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Become A Critical Care Nurse

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Working As A Critical Care Nurse

  • Assisting and Caring for Others
  • Documenting/Recording Information
  • Monitor Processes, Materials, or Surroundings
  • Getting Information
  • Making Decisions and Solving Problems
  • Deal with People

  • Unpleasant/Angry People

  • Unpleasant/Hazardous Environment

  • Stressful

  • $60,588

    Average Salary

What Does A Critical Care Nurse Do

Critical Care Nurses take care of patients who are critically ill. They treat wounds, provide advanced life support, and assist physicians in performing medical procedures.

How To Become A Critical Care Nurse

Registered nurses usually take one of three education paths: a Bachelor of Science degree in nursing (BSN), an associate’s degree in nursing (ADN), or a diploma from an approved nursing program. Registered nurses also must be licensed.


In all nursing education programs, students take courses in anatomy, physiology, microbiology, chemistry, nutrition, psychology, and other social and behavioral sciences, as well as in liberal arts. BSN programs typically take 4 years to complete; ADN and diploma programs usually take 2 to 3 years to complete. All programs include supervised clinical experience.

Bachelor’s degree programs usually include additional education in the physical and social sciences, communication, leadership, and critical thinking. These programs also offer more clinical experience in nonhospital settings. A bachelor’s degree or higher is often necessary for administrative positions, research, consulting, and teaching.

Generally, licensed graduates of any of the three types of education programs (bachelor’s, associate’s, or diploma) qualify for entry-level positions as a staff nurse. However, employers—particularly those in hospitals—may require a bachelor’s degree.

Many registered nurses with an ADN or diploma choose to go back to school to earn a bachelor’s degree through an RN-to-BSN program. There are also master’s degree programs in nursing, combined bachelor’s and master’s programs, and accelerated programs for those who wish to enter the nursing profession and already hold a bachelor’s degree in another field. Some employers offer tuition reimbursement.

Clinical nurse specialists (CNSs) must earn a master’s degree in nursing and typically already have 1 or more years of work experience as an RN or in a related field. CNSs who conduct research typically need a doctoral degree.

Licenses, Certifications, and Registrations

In all states, the District of Columbia, and U.S. territories, registered nurses must have a nursing license. To become licensed, nurses must graduate from an approved nursing program and pass the National Council Licensure Examination (NCLEX-RN).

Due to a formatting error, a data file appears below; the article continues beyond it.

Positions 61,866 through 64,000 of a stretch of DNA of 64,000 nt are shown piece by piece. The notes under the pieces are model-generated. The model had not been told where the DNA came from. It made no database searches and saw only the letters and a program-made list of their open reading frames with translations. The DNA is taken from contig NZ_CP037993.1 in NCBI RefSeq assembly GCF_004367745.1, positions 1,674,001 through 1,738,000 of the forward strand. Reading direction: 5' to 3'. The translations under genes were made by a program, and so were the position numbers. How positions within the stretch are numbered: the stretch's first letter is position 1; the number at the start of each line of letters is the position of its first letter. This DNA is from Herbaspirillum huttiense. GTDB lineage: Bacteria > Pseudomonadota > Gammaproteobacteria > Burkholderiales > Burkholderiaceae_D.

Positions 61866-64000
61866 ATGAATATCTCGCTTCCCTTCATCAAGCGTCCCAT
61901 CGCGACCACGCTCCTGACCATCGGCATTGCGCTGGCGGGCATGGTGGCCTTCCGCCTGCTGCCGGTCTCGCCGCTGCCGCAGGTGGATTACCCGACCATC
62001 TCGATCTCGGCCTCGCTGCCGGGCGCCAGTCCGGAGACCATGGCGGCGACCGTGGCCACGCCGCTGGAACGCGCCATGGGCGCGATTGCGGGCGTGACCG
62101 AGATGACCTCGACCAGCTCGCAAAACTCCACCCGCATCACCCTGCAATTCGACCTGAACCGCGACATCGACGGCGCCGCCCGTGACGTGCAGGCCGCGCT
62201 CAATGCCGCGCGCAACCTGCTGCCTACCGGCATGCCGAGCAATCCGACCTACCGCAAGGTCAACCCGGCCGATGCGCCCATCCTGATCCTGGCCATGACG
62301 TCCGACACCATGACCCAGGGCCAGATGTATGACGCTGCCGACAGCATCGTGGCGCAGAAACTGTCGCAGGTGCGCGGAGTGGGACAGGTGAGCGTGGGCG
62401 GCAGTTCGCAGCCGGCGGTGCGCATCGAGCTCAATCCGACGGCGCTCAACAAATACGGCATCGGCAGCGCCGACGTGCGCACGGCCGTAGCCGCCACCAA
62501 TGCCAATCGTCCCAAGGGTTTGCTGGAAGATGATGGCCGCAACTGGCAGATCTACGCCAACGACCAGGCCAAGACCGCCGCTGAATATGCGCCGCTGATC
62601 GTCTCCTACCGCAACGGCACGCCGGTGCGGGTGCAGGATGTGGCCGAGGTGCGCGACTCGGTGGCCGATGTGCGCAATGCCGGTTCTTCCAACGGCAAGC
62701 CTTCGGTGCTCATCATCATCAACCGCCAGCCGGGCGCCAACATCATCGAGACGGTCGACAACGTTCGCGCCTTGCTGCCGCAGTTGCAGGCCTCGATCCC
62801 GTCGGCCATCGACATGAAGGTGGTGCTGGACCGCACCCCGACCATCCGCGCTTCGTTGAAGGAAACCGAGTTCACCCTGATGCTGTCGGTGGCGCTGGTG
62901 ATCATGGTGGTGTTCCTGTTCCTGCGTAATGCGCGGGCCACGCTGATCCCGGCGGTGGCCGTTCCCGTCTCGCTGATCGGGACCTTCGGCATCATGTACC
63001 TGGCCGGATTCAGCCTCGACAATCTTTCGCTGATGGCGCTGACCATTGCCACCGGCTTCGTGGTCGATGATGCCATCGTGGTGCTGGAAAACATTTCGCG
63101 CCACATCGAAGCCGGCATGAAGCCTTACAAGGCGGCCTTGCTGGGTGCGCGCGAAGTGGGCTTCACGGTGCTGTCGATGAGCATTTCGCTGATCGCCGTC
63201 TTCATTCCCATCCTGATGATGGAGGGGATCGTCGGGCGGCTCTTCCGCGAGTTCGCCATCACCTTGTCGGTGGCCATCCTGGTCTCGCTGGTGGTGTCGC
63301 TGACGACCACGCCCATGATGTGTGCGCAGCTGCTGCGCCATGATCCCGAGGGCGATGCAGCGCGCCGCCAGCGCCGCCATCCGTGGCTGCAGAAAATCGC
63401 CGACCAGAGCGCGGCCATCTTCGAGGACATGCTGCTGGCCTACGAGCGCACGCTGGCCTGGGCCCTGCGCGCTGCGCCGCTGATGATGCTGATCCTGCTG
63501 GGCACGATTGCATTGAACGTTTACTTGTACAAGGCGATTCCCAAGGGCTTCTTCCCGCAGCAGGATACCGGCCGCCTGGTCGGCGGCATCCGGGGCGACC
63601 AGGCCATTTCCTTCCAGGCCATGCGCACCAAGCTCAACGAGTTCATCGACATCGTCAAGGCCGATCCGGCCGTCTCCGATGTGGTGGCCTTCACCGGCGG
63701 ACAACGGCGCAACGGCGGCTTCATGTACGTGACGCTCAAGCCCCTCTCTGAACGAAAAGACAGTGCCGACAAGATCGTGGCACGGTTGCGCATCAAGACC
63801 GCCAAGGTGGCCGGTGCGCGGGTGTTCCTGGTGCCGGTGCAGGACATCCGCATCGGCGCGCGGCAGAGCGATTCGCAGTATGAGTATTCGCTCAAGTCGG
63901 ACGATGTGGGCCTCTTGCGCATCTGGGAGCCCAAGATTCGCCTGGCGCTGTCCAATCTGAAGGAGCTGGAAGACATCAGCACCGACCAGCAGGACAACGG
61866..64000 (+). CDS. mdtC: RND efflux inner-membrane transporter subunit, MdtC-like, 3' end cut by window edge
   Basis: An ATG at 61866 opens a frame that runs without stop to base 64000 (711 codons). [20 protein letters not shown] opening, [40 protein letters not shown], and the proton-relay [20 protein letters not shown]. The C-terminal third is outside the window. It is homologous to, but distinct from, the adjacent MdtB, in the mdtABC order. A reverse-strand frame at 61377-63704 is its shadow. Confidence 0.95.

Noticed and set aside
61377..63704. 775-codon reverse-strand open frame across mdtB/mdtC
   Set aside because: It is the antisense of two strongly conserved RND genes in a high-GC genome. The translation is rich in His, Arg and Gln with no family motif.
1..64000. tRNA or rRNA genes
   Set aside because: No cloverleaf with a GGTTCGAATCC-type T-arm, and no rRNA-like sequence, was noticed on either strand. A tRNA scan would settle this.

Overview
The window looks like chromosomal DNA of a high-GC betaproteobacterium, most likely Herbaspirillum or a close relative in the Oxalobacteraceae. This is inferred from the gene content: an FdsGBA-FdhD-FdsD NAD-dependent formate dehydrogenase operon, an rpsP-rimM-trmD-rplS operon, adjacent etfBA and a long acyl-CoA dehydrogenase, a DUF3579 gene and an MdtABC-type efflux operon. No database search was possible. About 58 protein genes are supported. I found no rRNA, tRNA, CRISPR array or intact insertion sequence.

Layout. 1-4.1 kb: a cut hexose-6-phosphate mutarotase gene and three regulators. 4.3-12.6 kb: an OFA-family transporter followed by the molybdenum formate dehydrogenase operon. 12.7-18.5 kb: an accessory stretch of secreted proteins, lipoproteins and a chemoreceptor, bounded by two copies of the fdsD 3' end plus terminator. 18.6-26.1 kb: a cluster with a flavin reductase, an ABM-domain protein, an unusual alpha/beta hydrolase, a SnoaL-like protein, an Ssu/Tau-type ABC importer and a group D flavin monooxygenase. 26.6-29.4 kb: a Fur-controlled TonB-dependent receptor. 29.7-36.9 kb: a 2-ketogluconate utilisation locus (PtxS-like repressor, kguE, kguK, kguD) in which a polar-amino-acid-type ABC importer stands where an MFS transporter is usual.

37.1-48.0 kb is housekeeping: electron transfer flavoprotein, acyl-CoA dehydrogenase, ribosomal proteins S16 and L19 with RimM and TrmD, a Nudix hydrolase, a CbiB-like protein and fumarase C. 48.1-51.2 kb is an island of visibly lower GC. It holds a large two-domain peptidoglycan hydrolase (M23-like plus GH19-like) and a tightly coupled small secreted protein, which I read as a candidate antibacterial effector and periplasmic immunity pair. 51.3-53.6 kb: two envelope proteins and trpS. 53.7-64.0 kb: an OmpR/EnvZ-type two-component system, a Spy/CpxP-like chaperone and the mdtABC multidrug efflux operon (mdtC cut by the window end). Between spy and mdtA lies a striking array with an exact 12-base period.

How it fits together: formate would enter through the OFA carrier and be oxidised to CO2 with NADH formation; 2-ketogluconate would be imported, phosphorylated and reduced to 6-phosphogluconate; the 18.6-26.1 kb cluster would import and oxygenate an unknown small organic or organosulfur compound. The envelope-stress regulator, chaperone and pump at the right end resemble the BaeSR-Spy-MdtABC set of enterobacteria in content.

Other requirements for licensing vary by state. Each state’s board of nursing can give details. For more information on the NCLEX-RN and a list of state boards of nursing, visit the National Council of State Boards of Nursing.

Nurses may become certified through professional associations in specific areas, such as ambulatory care, gerontology, and pediatrics, among others. Although certification is usually voluntary, it demonstrates adherence to a higher standard, and some employers require it.

CNSs must satisfy additional state licensing requirements, such as earning specialty certifications. Contact state boards of nursing for specific requirements.

Important Qualities

Critical-thinking skills. Registered nurses must be able to assess changes in the health status of patients, including determining when to take corrective action and when to make referrals.

Communication skills. Registered nurses must be able to communicate effectively with patients in order to understand their concerns and assess their health conditions. Nurses need to explain instructions, such as how to take medication, clearly. They must be able to work in teams with other health professionals and communicate the patients’ needs.

Compassion. Registered nurses should be caring and empathetic when caring for patients.

Detail oriented. Registered nurses must be responsible and detail oriented because they must make sure that patients get the correct treatments and medicines at the right time.

Emotional stability. Registered nurses need emotional resilience and the ability to manage their emotions to cope with human suffering, emergencies, and other stresses.

Organizational skills. Nurses often work with multiple patients with various health needs. Organizational skills are critical to ensure that each patient is given appropriate care.

Physical stamina. Nurses should be comfortable performing physical tasks, such as moving patients. They may be on their feet for most of their shift.


Most registered nurses begin as staff nurses in hospitals or community health settings. With experience, good performance, and continuous education, they can move to other settings or be promoted to positions with more responsibility.